Parliament will soon be breaking for summer and with a fall federal election coming, a different assembly of representatives will be heading to Ottawa in October. With sitting MPs and those running for office campaigning around their constituencies this summer, opportunities exist to help promote the challenges faced by crop protection. As a new parliament reconvenes in October, there are a few key actions that would go a long way in helping to support effective regulation of crop protection in this country. Here are a few key issues to keep in mind if you’re talking to your current and/or future representative in Ottawa.
The regulation of crop protection products in Canada is the responsibility of the Pest Management Regulatory Agency (PMRA). This includes registration and re-evaluation of all active ingredients for both domestic and commercial uses including agriculture. The Pest Control Products Act requires that the PMRA perform re-evaluation of each registered crop protection material every 15 years to determine if uses are acceptable for current standards.
The current re-evaluation program at PMRA is not sustainable – as noted by PMRA itself. Due to many new active ingredients registered since cyclical re-evaluation began, the workload from this process continues to increase. There are 25 active ingredients currently scheduled for re-evaluation commencing in 2019, 34 in 2020 and 50 in 2021. Not to mention that individual re-evaluations are becoming more complex. Re-evaluation workloads are already exceeding available resources at PMRA resulting in delayed decisions and the future demand is unsustainable.
The PMRA must modernize the re-evaluation program to keep up. However, more resources are needed to get the job done. Especially if the PMRA is to consider additional information in its analyses as requested by agriculture. A well resourced and effective PMRA is a benefit for growers and promotes confidence in Canada’s regulatory system and for our trading partners. To enable PMRA to make the best possible analysis, in light of is increasing workload, sufficient funding is needed to support timely decisions.
Aside from its own resources, another significant challenge for PMRA during re-evaluation has been access to water monitoring data in Canada. Any detections of and the levels of crop protection materials in freshwater bodies are considered in the environmental assessments, as they should be. However, this has been a consistent data gap for the PMRA as much of this data has been of limited quality or non-existent for active ingredients of interest.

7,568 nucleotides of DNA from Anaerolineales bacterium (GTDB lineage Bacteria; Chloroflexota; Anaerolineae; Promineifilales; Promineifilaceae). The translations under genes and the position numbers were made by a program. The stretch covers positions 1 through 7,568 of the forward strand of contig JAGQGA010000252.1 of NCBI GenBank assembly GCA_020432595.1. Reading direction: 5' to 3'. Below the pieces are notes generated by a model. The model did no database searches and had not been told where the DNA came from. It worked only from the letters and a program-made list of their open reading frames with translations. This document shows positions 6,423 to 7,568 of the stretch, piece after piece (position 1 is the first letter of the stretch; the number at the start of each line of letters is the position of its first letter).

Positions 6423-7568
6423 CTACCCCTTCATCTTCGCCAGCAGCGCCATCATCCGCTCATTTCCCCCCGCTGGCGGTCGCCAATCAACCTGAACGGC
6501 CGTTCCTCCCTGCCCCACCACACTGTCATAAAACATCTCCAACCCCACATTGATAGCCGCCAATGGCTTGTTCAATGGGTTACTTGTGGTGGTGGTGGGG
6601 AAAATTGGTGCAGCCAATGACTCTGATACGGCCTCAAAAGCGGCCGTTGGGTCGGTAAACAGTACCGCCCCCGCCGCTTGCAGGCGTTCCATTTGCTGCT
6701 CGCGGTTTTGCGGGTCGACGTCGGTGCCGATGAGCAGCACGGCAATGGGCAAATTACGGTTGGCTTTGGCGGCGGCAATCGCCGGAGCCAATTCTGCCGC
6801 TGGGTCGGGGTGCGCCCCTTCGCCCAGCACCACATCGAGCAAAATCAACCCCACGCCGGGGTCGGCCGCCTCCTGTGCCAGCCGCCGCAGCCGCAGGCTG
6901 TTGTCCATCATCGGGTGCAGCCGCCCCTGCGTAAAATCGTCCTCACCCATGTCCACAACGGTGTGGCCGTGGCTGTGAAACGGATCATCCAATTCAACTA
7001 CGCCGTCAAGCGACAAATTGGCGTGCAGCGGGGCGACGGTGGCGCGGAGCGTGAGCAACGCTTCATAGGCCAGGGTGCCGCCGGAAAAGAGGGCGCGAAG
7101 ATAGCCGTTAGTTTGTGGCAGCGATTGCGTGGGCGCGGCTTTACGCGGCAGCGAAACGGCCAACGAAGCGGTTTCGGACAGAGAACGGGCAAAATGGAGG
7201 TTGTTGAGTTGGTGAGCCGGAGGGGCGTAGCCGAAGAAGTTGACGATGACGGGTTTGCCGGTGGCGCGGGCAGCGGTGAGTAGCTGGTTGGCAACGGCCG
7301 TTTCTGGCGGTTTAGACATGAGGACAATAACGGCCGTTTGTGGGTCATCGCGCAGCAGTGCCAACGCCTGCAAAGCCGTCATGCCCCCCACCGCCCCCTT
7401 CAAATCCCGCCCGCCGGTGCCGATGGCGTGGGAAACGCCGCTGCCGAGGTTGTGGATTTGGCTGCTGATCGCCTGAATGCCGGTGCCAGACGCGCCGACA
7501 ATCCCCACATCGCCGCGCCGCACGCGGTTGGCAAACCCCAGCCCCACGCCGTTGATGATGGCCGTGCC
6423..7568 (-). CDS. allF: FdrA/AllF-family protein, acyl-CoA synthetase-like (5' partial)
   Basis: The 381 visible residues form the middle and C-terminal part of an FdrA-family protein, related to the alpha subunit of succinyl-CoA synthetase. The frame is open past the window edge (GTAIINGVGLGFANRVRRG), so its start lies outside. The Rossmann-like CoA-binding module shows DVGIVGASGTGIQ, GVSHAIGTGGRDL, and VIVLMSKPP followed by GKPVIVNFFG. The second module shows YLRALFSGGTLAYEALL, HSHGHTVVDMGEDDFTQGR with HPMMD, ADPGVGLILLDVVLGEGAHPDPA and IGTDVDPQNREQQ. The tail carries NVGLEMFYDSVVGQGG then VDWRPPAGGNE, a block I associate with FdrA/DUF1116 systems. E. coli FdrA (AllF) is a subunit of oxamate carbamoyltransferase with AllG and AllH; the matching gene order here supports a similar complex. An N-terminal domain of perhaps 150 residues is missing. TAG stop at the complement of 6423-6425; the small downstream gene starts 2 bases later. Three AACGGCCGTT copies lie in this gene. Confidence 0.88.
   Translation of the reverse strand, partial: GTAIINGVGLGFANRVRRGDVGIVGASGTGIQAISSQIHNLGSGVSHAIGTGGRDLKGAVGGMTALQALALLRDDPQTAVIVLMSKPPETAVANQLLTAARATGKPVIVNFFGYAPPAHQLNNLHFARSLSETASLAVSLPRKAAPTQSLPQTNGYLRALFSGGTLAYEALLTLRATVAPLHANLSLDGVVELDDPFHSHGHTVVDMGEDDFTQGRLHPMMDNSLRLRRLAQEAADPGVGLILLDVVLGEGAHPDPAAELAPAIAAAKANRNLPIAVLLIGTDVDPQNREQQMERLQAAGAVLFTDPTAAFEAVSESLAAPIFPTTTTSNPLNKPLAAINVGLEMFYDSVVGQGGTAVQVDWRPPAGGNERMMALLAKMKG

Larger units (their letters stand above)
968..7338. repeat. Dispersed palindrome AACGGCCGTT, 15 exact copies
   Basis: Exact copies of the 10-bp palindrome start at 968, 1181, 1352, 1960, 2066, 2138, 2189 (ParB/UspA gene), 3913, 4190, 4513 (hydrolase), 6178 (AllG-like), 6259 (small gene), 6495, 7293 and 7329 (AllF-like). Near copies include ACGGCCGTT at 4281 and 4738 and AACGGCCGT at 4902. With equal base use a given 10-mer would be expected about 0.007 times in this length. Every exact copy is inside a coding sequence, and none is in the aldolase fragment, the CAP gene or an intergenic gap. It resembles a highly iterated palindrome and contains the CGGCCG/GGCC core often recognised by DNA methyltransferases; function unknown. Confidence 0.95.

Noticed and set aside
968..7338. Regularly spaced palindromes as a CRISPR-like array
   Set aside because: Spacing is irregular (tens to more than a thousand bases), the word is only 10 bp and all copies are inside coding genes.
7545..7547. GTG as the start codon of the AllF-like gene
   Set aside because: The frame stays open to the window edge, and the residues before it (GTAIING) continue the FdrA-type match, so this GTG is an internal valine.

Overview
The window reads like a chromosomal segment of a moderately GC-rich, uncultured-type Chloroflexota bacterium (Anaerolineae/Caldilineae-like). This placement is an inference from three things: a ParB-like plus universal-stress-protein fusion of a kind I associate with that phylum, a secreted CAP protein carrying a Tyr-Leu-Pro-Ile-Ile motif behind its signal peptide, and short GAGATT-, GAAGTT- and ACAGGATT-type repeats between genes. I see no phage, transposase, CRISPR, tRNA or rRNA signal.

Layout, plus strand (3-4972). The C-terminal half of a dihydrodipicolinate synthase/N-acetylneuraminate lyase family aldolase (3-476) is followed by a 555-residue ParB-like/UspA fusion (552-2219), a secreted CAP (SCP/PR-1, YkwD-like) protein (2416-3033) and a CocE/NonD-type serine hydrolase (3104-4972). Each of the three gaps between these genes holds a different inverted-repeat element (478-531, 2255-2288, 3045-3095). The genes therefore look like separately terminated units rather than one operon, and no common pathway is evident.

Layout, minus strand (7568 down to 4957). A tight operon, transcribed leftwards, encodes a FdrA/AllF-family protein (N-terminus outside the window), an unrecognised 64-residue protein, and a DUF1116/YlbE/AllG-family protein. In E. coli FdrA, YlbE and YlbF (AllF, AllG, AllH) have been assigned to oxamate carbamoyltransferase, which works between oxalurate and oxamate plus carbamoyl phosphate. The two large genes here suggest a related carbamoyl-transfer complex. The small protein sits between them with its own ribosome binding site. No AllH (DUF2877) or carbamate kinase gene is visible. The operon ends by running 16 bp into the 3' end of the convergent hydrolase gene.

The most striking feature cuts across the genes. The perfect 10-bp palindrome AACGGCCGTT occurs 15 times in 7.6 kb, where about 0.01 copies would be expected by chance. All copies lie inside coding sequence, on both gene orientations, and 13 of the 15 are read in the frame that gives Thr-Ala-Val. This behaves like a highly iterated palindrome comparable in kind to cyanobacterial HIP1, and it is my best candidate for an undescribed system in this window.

There are recent notable re-evaluations where a lack of Canadian data left uncertainties in the scientific analysis conducted. This is even stated in some PMRA decision documents, for example “…robust monitoring data were available for areas of Ontario, Quebec, and Saskatchewan. Monitoring data were typically scarce or not robust for other areas of Canada.” Like any other data gap, without real world information, models will be used and these are typically deliberately conservative. Current water monitoring data are largely collected by provinces and some non-government organizations. There is no standard program between provinces and the intensity and volume of sampling varies widely across Canada. No single point of coordination exists.
Federal participation and coordination of water monitoring activities are needed to generate robust and comprehensive data for all areas of the country. Environment and Climate Change Canada is well suited for this mandate. A national water monitoring program would not only help PMRA in making more accurate assessments but also to reinforce to the Canadian public that agriculture takes its environmental impact seriously, this performance is being measured, and acted upon based on real world data – not models.
An invaluable initiative for Canadian horticulture has been the Minor Use Program led by Agriculture and Agri-Food Canada’s Pest Management Centre. Without its existence we would not have nearly the number of crop protection registrations for horticulture in Canada. The program has been a great success and its importance will not diminish with the number of uses now being cancelled through re-evaluation. There will be key gaps in the coming years as labels change or as products are withdrawn. New registrations are needed and Minor Use must continue to be well supported to serve the needs of Canadian growers.
Finally, as written about previously in the Crop Protection Column, Canada maintains an antiquated policy of a 0.1 ppm general maximum residue limit (MRL). Essentially all countries that still do employ a GMRL have now set a limit of 0.01 ppm or 10 per cent of the Canadian limit. Only New Zealand also still retains a GMRL of 0.1 ppm. Many other countries simply avoid having a general MRL altogether, including Australia and the United States, and establish their own specific MRLs for all approved active ingredients.
As discussed in that previous article, having this much higher general MRL simply means Canada is an easier market to access for foreign food exporters. Exporters from Canada do not share this advantage. Canada should eliminate this generous allowance and align with other countries globally, either adopt the 0.01 ppm standard or transition to a no-default policy and set each MRL. The Canadian Food Inspection Agency should then be prepared to enforce this standard – rejecting or removing product that doesn’t meet MRLs.
Canada’s regulatory system for crop protection is complex and rigorous. Improvements are possible and needed and will not only help growers but boost confidence in our regulatory system.